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Epidemiologia delle strongilosi dell'asino: quali applicazioni per il controllo delle infezioni da elminti?

Strongylosis in equids, despite being very common, have never been studied from a strictly ecological point of view.
Mathematical models are important ecological tools used to study the temporal dynamics of parasite populations, and are useful to study the effect of different biological parameters, as well as to analyse the outcome produced by perturbations such as anthelmintic treatments.
This work describes the study of the temporal dynamics of strongyles infection in an organic donkey population, performed using coprological quantitative analysis and donkeys’ age as a proxy of the time of infection. Force of infection was then estimated for Strongylus vulgaris and small strongyles and the results used as the basis for the development of mathematical models. In particular, the comparison of models output and field data made it possible to estimate the transmission coefficient  and to consequently calculate the basic reproduction number R0 and the threshold host density. Small strongyles model includes hypobiosis and, more interestingly as never found in literature, a density-dependent development rate of hypobiotic larvae in adult parasites in order to simulate a negative feedback between larvae emergence from hypobiosis and adult parasite abundance.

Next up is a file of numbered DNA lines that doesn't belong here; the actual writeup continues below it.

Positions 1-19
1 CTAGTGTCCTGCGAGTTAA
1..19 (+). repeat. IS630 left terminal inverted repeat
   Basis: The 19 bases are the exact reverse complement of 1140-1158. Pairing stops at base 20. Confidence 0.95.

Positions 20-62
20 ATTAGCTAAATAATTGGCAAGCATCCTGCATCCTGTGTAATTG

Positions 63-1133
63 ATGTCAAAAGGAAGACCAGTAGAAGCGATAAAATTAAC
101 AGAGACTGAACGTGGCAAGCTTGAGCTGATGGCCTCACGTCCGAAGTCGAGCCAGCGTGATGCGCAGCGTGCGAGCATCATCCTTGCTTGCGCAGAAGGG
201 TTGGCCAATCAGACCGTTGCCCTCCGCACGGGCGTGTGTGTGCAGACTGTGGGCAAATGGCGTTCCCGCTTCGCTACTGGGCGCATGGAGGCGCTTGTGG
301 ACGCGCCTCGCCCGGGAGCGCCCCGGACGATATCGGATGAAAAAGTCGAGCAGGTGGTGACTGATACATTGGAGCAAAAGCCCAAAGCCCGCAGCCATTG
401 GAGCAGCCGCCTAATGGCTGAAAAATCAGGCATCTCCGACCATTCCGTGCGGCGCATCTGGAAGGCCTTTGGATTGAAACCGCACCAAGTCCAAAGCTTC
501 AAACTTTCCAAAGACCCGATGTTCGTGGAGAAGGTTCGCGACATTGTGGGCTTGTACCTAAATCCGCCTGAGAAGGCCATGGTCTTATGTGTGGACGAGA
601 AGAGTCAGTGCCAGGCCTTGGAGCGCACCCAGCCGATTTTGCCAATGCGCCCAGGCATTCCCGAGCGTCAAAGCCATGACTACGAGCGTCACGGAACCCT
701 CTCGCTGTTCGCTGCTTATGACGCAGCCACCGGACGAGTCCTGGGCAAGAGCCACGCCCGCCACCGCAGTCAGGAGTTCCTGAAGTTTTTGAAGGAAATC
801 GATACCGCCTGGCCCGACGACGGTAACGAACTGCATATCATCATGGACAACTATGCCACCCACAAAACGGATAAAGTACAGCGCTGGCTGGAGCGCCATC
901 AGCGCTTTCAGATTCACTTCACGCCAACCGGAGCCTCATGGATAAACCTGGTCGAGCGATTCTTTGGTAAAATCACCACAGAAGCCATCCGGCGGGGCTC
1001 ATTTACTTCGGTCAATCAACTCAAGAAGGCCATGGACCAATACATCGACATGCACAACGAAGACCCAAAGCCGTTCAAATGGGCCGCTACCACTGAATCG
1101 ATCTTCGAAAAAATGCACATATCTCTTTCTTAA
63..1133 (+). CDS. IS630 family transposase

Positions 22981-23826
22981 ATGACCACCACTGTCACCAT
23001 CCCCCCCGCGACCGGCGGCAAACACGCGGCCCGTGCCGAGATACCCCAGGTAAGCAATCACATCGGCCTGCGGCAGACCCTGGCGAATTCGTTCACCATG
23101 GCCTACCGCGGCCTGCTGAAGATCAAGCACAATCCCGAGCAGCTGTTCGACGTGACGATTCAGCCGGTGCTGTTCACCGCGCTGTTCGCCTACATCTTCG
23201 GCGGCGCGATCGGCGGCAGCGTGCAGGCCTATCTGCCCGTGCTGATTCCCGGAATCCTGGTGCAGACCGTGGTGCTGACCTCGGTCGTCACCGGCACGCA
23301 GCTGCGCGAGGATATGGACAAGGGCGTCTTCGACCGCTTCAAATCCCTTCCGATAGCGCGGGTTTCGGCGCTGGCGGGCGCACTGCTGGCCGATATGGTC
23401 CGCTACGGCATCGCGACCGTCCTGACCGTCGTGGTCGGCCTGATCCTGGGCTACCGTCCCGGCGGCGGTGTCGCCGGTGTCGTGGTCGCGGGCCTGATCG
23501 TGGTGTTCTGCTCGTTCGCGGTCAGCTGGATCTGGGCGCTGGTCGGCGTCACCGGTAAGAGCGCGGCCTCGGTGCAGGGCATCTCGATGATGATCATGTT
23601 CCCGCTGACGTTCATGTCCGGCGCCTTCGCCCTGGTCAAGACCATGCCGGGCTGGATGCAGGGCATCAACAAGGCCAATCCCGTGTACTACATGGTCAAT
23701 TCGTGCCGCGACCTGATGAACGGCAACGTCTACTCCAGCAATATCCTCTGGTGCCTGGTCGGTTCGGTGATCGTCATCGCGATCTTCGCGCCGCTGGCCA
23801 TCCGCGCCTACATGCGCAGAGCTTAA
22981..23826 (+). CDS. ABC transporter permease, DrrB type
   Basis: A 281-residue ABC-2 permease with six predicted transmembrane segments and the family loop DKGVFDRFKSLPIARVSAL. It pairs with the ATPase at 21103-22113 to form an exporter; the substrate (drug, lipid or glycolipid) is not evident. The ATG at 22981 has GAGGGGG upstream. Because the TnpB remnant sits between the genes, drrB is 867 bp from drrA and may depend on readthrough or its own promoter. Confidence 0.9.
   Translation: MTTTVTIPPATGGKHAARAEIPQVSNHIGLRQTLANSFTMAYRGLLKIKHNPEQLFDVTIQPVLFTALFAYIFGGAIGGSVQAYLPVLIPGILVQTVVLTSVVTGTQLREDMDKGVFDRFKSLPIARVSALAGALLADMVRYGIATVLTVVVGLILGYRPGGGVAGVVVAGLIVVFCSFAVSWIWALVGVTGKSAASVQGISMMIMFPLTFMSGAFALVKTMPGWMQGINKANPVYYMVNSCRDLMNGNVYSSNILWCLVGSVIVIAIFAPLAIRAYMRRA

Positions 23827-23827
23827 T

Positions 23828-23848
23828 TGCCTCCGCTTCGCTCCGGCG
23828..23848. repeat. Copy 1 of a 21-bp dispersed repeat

Simulations of pharmacological and environmental treatments showed that parasite eradication was possible for S. vulgaris only, while small strongyles, due to hypobiosis and density-dependent development rate of their hypobiotic larvae, are very difficult to control and impossible to eradicate.
In addition, density-dependence in larval development has been demonstrated to act as a key factor in improving parasite population survival and abundance even in absence of human intervention.
Date14 July 2011
CreatorsUsai, Federica <1972>
ContributorsStancampiano, Laura
PublisherAlma Mater Studiorum - Università di Bologna
Source SetsUniversità di Bologna
Detected LanguageEnglish
TypeDoctoral Thesis, PeerReviewed

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